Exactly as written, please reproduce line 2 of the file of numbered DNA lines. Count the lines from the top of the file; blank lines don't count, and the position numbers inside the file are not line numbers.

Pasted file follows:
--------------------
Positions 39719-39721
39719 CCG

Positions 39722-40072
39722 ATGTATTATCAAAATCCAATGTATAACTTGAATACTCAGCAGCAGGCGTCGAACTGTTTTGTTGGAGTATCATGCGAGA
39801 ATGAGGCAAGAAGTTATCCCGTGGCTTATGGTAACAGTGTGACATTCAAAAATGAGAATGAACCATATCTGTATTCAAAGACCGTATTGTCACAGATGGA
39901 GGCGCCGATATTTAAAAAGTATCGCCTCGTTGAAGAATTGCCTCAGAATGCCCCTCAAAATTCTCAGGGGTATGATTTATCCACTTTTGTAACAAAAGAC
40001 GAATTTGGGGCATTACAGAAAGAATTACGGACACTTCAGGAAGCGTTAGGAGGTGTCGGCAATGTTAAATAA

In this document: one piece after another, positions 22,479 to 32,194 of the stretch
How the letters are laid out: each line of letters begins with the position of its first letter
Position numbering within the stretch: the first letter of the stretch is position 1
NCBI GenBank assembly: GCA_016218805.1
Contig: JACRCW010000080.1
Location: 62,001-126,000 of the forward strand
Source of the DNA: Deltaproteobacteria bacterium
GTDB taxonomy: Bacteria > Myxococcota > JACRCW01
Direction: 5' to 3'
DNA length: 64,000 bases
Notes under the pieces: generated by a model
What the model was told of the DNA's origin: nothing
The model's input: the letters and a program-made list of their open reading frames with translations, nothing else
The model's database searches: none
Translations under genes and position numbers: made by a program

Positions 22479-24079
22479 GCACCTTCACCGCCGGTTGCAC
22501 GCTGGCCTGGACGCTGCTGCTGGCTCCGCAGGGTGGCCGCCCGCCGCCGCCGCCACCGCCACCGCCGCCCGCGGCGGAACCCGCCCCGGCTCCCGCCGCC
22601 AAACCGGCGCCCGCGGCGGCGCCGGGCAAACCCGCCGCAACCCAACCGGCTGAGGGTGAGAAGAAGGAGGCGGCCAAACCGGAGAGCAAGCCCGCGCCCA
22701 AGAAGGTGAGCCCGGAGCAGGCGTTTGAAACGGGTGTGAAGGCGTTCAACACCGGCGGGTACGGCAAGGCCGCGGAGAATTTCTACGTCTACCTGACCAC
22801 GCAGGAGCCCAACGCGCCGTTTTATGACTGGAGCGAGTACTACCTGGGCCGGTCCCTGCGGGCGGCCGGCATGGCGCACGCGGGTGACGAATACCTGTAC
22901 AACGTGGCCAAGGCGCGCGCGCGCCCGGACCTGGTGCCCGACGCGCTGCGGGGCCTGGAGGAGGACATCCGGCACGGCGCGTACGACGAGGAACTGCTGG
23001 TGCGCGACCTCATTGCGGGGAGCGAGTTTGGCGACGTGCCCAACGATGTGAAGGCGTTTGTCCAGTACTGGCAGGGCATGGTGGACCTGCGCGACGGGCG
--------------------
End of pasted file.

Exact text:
39719 CCG